Mounting evidence supports the theory that inopportune and/or excessive exposure of a developing fetus to glucocorticoids (GCs) during critical windows of gestation results in the acquisition of behavioral, neuroendocrine and physiological disorders as adults. This phenomenon has been referred to as """"""""fetal programming"""""""". Synthetic GCs are routinely administered to pregnancy women at high risk for preterm labor and delivery. Disorders in the offspring arising from synthetic GCs include disturbances of the hypothalamo-pituitary-adrenal (HPA) axis, altered fear/anxiety, metabolic disorders and hypertension. Since excessive GC production in adults promotes hypertension, hyperglycemia/insulin resistance and dyslipidemia, developmental programming of increased HPA function and related behaviors is potentially integral in the establishment of these disorders. In offspring exposed to synthetic GCs in utero, expression of corticotropin releasing factor (CRF) is increased in both the central nucleus of the amygdala (CeA) and the hypothalamic paraventricular nucleus (PVN) at adulthood. CRF is the primary neuropeptide regulating anterior pituitary ACTH secretion, and a major modulator of fear/anxiety. We propose that programming CRF neuron development and expression in the PVN and CeA is central in the GC-programmed excessive HPA activity and high anxiety phenotype.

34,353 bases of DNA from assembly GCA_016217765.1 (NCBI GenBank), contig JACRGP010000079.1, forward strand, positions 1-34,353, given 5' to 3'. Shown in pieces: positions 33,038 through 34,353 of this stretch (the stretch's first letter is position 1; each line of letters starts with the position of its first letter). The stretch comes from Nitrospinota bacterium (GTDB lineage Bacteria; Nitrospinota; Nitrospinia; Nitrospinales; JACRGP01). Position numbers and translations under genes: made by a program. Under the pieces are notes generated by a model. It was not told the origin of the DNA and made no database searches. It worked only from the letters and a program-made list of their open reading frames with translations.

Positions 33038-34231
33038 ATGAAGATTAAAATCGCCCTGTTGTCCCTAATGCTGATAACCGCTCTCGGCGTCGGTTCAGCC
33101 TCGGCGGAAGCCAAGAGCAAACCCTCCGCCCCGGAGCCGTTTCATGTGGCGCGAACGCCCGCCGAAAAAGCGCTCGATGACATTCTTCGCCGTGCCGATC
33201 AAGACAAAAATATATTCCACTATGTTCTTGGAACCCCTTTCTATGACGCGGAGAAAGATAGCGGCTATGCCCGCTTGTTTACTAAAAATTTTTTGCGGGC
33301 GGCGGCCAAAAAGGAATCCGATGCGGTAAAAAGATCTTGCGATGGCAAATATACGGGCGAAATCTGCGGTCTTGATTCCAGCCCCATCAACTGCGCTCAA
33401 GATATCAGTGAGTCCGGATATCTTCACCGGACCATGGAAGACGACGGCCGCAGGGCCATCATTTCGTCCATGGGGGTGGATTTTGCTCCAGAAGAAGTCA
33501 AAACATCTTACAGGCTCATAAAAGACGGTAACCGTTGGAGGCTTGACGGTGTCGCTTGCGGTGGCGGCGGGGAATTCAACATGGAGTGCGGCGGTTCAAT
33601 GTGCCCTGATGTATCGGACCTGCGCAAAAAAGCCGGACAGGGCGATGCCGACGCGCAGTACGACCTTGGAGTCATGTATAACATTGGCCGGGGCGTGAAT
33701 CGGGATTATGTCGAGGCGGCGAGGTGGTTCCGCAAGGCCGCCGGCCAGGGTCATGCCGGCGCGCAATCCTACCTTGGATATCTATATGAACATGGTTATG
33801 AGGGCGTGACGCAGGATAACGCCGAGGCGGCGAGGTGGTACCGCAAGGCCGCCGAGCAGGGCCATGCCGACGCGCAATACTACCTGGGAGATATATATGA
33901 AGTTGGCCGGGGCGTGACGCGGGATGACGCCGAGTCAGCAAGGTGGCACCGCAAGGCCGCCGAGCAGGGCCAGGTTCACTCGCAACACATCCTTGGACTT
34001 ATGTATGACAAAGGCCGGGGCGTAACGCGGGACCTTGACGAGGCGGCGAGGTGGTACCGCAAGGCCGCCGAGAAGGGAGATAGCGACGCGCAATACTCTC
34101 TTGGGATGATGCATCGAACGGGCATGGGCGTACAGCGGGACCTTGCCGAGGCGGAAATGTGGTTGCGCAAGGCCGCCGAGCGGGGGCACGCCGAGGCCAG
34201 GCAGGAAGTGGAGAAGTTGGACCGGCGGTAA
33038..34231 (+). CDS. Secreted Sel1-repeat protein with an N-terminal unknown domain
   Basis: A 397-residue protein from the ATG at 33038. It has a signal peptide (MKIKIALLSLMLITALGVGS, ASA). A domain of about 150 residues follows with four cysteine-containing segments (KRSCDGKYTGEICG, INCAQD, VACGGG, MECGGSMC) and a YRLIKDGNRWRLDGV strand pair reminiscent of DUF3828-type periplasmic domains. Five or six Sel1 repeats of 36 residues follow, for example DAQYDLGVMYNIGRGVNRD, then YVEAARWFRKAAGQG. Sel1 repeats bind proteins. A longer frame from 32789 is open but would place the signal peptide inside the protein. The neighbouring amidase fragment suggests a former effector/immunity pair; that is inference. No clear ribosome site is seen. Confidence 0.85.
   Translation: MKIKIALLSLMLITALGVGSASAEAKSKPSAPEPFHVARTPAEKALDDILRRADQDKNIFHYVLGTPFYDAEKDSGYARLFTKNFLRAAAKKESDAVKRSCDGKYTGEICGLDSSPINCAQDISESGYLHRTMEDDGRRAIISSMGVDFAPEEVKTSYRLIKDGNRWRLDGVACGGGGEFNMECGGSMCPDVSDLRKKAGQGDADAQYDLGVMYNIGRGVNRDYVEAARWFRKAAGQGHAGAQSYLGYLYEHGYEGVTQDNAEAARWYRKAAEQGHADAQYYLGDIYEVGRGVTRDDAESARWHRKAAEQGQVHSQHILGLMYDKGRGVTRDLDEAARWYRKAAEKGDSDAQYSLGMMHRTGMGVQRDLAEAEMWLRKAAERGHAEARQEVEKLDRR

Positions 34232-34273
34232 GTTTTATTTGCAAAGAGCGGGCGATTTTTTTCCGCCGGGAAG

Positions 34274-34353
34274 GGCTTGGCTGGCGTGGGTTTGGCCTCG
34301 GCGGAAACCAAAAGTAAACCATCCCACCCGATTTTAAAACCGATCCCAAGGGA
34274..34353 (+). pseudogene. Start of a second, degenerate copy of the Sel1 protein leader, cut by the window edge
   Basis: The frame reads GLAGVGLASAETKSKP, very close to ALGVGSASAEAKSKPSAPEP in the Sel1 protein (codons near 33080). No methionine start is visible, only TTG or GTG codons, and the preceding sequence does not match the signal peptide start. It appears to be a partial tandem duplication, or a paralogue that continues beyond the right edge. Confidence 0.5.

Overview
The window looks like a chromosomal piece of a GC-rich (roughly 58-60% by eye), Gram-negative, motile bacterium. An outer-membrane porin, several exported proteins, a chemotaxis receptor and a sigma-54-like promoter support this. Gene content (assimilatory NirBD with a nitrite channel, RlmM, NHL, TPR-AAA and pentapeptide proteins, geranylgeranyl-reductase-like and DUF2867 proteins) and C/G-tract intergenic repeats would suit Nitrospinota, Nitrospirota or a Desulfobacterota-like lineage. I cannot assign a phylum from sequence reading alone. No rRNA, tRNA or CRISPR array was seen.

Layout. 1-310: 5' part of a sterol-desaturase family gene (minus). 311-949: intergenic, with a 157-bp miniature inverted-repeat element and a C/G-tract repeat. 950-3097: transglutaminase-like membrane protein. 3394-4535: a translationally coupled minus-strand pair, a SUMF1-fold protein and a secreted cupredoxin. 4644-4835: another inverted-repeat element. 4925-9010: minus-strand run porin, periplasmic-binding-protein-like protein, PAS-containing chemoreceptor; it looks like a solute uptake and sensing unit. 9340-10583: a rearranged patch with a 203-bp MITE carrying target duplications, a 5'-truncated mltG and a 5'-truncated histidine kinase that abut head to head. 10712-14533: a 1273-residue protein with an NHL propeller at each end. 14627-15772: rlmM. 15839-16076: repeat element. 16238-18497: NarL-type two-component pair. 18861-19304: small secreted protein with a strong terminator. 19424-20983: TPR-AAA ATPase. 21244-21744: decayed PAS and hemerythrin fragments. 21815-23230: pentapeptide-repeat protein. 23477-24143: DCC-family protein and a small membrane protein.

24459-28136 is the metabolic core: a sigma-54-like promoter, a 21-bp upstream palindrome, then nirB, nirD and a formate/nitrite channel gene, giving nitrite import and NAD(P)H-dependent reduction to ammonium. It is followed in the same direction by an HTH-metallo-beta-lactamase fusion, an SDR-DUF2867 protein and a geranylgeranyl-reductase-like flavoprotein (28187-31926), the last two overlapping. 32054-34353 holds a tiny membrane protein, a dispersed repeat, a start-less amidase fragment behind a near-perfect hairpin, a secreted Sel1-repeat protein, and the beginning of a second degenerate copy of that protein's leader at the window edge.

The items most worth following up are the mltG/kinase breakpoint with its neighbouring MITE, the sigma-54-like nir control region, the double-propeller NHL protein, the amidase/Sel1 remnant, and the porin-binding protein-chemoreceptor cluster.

AIM 1 will determine if maternal delivery of synthetic GCs increases both CRF expression and the number of CRF neurons in the PVN and CeA and determine the timing of the onset of increased expression as well as the developmental window of susceptibility.
AIM 2 will determine if AVP expression in the mpPVN is programmed via maternal administration of synthetic glucocorticoids.
AIM 3 direclty examines the role of CRF in programming fear/anxiety and the increased function of the HPA axis in response to in utero exposure to maternally administered synthetic glucocorticoids.
Aim 3 will also assess the role of the BNST vs. amgydala as the site of CRF action in the programming of fear/anxiety.
AIM 4 will determine if GC stimulation of the amygdala is essential for maintaining increased CRF expression in the CeA and PVN, increased anxiety/fear and increased HPA function in the offspring of pregnant rats which received synthetic GCs.

National Institute of Health (NIH)
Eunice Kennedy Shriver National Institute of Child Health & Human Development (NICHD)
Research Project (R01)
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Pregnancy and Neonatology Study Section (PN)
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Winer, Karen
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University of Oklahoma Health Sciences Center
Obstetrics & Gynecology
Schools of Medicine
Oklahoma City
United States
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